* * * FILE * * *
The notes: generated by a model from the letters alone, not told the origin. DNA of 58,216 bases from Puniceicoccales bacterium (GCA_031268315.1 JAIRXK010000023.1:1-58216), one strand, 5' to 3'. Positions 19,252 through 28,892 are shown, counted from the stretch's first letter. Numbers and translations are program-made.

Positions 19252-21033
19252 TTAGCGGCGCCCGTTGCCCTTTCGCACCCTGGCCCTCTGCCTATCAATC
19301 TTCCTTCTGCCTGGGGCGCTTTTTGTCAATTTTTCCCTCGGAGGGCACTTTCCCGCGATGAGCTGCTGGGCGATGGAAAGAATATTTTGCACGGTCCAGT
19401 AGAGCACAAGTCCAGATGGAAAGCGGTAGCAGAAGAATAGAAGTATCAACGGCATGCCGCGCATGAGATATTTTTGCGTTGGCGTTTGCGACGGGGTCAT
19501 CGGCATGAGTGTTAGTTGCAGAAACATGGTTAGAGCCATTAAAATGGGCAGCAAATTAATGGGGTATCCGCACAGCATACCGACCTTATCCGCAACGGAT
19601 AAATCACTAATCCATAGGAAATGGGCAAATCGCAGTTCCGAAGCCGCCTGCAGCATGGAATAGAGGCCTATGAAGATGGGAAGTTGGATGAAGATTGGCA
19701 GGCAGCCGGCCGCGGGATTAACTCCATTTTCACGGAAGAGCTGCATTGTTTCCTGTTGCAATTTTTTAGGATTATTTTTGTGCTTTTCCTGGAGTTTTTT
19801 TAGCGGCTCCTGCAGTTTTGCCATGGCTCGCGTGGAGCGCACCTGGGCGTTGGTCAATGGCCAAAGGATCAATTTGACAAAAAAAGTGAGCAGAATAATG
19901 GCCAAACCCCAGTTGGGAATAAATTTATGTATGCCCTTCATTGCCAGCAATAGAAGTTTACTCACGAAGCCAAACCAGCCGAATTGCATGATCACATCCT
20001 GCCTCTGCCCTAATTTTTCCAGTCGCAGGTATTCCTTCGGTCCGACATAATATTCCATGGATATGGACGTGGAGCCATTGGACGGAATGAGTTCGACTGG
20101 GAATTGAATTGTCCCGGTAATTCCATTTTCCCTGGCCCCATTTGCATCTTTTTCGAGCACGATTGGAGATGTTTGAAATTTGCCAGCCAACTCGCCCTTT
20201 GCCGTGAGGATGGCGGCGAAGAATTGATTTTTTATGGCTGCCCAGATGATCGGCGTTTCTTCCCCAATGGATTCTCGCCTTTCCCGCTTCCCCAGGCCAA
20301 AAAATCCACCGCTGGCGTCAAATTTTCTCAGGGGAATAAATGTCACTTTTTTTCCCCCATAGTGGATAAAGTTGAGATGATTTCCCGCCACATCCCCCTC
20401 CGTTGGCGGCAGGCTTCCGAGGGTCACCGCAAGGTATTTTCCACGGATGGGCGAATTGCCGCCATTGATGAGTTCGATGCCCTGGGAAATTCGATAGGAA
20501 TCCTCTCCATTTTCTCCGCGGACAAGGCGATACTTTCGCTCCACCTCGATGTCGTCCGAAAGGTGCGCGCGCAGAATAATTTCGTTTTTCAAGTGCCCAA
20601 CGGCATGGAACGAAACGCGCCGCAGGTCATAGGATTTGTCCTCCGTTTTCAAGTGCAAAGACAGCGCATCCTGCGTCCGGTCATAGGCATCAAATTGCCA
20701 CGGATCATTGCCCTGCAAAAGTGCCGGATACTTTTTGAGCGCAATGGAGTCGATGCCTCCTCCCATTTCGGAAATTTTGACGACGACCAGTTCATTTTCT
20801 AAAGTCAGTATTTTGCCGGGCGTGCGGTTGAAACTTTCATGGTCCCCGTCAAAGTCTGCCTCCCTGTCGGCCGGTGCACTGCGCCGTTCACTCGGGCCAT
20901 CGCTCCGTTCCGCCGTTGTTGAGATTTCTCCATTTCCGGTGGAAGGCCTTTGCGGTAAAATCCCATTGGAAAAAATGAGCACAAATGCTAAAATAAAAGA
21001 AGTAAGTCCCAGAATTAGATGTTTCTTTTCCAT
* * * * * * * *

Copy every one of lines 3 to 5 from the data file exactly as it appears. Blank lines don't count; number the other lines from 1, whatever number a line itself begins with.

19252 TTAGCGGCGCCCGTTGCCCTTTCGCACCCTGGCCCTCTGCCTATCAATC
19301 TTCCTTCTGCCTGGGGCGCTTTTTGTCAATTTTTCCCTCGGAGGGCACTTTCCCGCGATGAGCTGCTGGGCGATGGAAAGAATATTTTGCACGGTCCAGT
19401 AGAGCACAAGTCCAGATGGAAAGCGGTAGCAGAAGAATAGAAGTATCAACGGCATGCCGCGCATGAGATATTTTTGCGTTGGCGTTTGCGACGGGGTCAT